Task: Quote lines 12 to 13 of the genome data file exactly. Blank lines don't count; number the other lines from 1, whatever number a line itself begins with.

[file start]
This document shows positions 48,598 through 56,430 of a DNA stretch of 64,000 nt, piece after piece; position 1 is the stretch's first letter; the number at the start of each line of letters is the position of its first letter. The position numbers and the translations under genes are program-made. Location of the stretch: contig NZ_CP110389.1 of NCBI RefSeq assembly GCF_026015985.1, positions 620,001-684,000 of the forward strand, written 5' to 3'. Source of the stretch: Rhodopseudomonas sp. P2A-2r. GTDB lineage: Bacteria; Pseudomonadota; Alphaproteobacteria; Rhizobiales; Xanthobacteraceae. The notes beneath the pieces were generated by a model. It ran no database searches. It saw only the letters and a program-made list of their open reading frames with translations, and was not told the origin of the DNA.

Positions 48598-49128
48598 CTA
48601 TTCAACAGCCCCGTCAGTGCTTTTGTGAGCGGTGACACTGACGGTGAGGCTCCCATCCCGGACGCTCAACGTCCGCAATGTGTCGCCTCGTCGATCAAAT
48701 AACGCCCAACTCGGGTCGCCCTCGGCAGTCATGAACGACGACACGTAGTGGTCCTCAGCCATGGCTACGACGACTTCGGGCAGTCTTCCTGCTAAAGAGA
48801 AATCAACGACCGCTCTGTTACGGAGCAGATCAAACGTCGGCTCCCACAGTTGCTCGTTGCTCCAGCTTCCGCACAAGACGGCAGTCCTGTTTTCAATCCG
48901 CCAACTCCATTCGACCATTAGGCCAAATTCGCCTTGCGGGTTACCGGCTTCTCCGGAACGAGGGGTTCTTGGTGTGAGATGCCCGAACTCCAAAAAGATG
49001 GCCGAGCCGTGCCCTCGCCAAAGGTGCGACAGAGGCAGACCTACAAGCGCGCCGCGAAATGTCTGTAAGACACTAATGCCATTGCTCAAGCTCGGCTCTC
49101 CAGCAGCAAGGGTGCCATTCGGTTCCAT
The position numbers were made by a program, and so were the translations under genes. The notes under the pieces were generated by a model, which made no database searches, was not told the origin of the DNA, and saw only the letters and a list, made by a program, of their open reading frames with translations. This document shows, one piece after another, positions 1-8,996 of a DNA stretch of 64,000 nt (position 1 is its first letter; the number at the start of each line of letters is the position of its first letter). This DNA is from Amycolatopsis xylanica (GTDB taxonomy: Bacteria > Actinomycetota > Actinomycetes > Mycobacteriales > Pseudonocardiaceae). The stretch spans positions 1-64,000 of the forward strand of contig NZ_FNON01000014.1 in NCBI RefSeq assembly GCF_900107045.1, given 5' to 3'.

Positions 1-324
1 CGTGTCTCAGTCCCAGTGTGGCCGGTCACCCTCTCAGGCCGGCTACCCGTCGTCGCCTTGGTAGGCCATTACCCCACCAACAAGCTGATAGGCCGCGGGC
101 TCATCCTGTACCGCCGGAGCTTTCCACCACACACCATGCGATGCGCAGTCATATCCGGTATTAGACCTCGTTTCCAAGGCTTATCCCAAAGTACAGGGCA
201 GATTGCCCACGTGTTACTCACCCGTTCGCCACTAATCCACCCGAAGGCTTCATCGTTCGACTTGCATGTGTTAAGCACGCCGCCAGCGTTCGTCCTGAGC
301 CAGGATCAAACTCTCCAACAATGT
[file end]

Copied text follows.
1 CGTGTCTCAGTCCCAGTGTGGCCGGTCACCCTCTCAGGCCGGCTACCCGTCGTCGCCTTGGTAGGCCATTACCCCACCAACAAGCTGATAGGCCGCGGGC
101 TCATCCTGTACCGCCGGAGCTTTCCACCACACACCATGCGATGCGCAGTCATATCCGGTATTAGACCTCGTTTCCAAGGCTTATCCCAAAGTACAGGGCA